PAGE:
3. The ocean may roll its waves, the warring winds may join their forces, the thunders may shake the skies, and the lightnings pass swiftly from cloud to cloud ; but not the forces of the elements, combined, not the sounds of thunders, nor of many seas, though they were united into one peal, and directed to one point, can shake the security of the tomb.

4. The dead hear nothing of the tumult; they sleep soundly; they rest from their calamities upon beds of peace. Conducted to silent mansions, they can not be troubled by the rudest assaults, nor awakened by the loudest clamor. The unfortunate, the oppressed, the broken-hearted, with those that have languished on beds of sickness, rest here together : they have forgotten their distresses; every sorrow is hushed, and every pang extinguished.

5. The grave is called the harbor of rest, in whose deep bosom the disastered mariner, who had long sustained the assaults of adverse storms, moors his wearied vessel, never more to return to the tossings of the wasteful ocean. It is called the land of peace, whither the friendless exile retires, beyond the reach of malice and injustice, and the cruelest arrows of fortune. It is called the hospitable house, where the weather-beaten traveler, faint with traversing pathless deserts, finds a welcome and secure repose.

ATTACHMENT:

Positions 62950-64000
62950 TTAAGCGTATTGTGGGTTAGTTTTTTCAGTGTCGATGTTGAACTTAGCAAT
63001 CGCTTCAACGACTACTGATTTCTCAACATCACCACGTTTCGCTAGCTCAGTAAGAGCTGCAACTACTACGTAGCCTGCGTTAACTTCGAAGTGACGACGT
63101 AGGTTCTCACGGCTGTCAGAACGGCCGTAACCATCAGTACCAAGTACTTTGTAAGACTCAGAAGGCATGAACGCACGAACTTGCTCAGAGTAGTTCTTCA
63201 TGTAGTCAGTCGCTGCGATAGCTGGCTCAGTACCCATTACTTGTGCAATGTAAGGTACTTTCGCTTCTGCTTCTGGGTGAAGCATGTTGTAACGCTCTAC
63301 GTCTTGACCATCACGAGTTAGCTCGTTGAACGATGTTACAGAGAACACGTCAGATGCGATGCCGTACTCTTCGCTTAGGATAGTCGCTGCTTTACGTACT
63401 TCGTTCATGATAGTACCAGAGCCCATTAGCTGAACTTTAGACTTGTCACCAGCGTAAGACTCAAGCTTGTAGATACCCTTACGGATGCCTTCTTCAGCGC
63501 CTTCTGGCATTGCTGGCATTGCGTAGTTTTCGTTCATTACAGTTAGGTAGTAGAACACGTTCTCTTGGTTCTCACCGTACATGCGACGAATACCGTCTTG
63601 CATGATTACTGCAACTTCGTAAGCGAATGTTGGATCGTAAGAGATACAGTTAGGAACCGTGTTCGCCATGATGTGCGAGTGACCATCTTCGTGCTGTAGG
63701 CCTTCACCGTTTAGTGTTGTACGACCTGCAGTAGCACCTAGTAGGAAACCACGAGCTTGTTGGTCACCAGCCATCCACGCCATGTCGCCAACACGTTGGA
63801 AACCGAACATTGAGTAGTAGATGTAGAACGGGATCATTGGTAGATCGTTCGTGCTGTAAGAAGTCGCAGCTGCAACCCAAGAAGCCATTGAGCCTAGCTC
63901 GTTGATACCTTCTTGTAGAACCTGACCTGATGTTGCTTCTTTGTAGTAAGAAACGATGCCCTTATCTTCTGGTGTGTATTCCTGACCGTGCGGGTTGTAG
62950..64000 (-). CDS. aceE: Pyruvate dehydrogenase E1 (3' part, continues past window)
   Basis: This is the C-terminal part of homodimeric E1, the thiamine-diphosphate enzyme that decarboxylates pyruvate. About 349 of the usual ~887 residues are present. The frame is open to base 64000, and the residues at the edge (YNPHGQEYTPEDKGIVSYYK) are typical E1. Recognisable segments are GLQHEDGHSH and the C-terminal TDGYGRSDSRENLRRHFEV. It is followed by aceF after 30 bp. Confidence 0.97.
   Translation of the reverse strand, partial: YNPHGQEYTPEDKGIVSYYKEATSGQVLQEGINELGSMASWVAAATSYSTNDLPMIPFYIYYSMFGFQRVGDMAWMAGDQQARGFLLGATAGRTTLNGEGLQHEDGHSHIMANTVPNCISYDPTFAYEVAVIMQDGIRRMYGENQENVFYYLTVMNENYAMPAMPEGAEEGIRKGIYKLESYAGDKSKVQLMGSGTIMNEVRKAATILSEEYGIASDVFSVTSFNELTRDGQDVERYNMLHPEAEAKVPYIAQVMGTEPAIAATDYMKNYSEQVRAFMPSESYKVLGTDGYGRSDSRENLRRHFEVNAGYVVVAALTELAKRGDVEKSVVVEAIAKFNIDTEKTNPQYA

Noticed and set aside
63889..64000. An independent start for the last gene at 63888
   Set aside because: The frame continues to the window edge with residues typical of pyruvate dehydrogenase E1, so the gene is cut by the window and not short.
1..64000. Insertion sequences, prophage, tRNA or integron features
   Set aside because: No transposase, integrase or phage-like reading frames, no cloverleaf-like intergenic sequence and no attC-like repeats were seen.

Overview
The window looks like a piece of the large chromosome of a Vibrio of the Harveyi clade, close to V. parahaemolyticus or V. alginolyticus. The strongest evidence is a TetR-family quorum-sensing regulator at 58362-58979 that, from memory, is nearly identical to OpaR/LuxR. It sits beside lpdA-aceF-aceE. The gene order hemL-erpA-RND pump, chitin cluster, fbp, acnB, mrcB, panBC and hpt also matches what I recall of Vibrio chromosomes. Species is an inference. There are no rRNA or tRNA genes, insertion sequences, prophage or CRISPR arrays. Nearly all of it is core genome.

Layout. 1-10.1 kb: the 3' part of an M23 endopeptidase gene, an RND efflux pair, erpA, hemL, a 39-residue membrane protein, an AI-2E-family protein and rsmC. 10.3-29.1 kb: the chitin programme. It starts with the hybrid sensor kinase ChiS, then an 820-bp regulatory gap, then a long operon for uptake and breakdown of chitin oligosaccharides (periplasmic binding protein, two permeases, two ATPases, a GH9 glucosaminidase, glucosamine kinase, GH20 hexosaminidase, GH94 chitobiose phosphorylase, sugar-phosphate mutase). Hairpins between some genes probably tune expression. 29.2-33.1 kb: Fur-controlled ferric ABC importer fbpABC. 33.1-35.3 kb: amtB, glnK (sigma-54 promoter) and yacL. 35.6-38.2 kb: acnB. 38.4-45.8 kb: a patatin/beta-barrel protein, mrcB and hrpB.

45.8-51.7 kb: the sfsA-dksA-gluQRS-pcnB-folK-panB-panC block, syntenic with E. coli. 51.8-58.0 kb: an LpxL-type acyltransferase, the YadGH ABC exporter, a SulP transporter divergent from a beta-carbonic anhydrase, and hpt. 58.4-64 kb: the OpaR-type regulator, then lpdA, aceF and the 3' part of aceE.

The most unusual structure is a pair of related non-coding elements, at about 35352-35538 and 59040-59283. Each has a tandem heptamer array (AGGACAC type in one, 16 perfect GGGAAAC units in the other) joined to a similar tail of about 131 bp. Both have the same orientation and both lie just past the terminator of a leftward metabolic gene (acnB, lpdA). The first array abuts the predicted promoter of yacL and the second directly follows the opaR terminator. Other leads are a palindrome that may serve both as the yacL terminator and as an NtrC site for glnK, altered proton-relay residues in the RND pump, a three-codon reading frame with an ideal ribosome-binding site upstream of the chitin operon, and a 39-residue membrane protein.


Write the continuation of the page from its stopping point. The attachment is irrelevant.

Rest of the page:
6. There no cares molest, no passions distract, no enemies defame; there agonizing pain, and wounding infamy, and ruthless revenge, are no more; but profound peace, and calm passions, and security which is immovable. There the wicked cease from troubling ; there the weary are at rest! There the prisoners rest together! they hear not the voice of the oppressor! The small and the great are there, and the servant is free from his master!'